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Athletes’ and Coaches’ Perceptions of Nutritional Advice: Eating More Food for Health and Performance

Sport Ireland Institute, Sports Campus Ireland, Abbotstown, D15 PNON Dublin, Ireland
Physiotherapy and Sports Science, School of Public Health, University College Dublin, D04 V1W8 Dublin, Ireland
Sports Lab North West, Letterkenny Institute of Technology, F92 FC93 Letterkenny, Ireland
Author to whom correspondence should be addressed.
Nutrients 2021, 13(6), 1925;
Received: 19 April 2021 / Revised: 27 May 2021 / Accepted: 2 June 2021 / Published: 3 June 2021


Background: Low energy availability results in physiological adaptations which contribute to unfavourable health outcomes. Little information exists on perceptions of nutritional advice to eat more food to maintain health and enhance performance. The aim of this study was to explore athletes’ and coaches’ perceptions towards advice to athletes to eat larger than their current quantities of food and to explore how nutritionists could deliver this advice. Methods: Semi-structured interviews (~20 min in length) were conducted using online communication technology, audio-recorded, and transcribed verbatim. The interview explored perceptions of the nutritional advice provided, its role in health and performance, and the challenges to eating larger amounts of food. Data were analysed using NVIVO 1.2 using an inductive thematic approach. Results: Nine elite athletes (female = 6; males = 3) and nine high-performance coaches (female = 3; male = 6) completed the semi-structured interviews. Athletes reported improved training consistency, fewer injuries and illnesses, and improved resilience when consuming adequate energy and nutrients to meet their needs. Lack of time and meal preparation difficulties were the main challenges faced to fuelling. Conclusions: Although education about under-fuelling is important, motivating, enabling, and supporting athletes to change behaviour is pivotal to increasing athlete self-awareness and to make long-term nutritional changes.

1. Introduction

Having sufficient energy available (energy availability, EA) for basic physiological functions can positively influence health and performance [1,2,3]. In 2014, relative energy deficiency in sport (RED-S) was described by the International Olympic Committee (IOC). RED-S refers to low EA (LEA) and can occur in both male and female athletes [3]. LEA is defined as having insufficient energy for normal physiological function after the energy cost of exercise has been removed [1]. LEA/RED-S may have unfavourable health effects on body systems as well as negatively impacting on athletic performance [4,5,6]. Hence, it is vital to optimise both short- and long-term nutrition strategies to reduce risk of injury and illness, and to improve training adaptation and performance [3].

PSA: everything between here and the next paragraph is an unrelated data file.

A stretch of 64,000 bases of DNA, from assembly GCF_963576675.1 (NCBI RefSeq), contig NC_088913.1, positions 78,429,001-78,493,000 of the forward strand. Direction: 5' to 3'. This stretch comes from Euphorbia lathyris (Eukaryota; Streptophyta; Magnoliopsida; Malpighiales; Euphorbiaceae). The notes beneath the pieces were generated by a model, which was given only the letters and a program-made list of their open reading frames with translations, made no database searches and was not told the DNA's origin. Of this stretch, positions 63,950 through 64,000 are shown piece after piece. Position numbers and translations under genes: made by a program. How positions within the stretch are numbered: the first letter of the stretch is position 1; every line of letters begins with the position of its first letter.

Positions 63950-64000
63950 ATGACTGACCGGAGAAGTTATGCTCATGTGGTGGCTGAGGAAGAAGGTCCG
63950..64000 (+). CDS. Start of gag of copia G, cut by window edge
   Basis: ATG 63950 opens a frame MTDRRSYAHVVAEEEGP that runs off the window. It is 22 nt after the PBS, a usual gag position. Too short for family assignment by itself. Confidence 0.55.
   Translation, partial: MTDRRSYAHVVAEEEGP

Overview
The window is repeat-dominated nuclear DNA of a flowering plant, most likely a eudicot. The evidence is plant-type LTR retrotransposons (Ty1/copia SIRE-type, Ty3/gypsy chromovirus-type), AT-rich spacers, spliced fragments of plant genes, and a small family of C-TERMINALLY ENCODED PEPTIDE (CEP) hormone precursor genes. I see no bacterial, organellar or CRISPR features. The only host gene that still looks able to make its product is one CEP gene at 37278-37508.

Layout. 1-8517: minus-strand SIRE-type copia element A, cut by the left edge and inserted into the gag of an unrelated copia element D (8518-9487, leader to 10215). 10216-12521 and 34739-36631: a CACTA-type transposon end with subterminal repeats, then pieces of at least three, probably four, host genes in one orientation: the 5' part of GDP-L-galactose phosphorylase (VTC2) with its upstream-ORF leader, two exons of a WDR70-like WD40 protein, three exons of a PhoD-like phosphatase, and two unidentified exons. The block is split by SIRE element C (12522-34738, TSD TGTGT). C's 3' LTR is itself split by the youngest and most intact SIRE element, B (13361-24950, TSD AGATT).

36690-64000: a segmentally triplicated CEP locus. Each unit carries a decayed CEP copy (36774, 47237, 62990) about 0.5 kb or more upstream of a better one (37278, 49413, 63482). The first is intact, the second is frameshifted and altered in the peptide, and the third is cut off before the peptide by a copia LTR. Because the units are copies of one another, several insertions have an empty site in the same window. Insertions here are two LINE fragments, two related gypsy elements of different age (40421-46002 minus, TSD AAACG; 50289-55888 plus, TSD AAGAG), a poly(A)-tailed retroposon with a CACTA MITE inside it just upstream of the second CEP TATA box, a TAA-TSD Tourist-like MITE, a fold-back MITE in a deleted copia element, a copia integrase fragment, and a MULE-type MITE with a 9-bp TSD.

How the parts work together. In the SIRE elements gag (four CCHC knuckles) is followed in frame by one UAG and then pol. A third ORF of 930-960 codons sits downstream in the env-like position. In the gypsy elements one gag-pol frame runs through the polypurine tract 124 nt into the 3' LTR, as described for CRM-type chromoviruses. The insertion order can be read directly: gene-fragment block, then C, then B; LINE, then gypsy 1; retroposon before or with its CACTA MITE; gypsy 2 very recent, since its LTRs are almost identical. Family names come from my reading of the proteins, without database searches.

Adequate energy intake is essential for maintaining normal reproductive function and bone health [6,7]. LEA can arise from disordered eating behaviours, clinical eating disorders, the timing of training conflicting with eating opportunities, or lack of education [2]. Independently or in combination, these can make taking sufficient energy to meet training and performance demands difficult to achieve on a daily basis [8,9,10]. Furthermore, external pressures (body image, and family/sport culture) from others (family, coaches, and fellow athletes) can be a contributory factor for LEA/RED-S. On the other hand, coaches and other sports professionals can positively influence athlete wellbeing by reinforcing the message around fuelling and by facilitating regular screening for risk of LEA using an appropriate tool, for example, the Low Energy Availability in Females Questionnaire (LEAF-Q) in females [11]. Although LEA risk has been investigated in elite male cyclists [12], no agreed screening tool for males exists and the development of such a tool is warranted.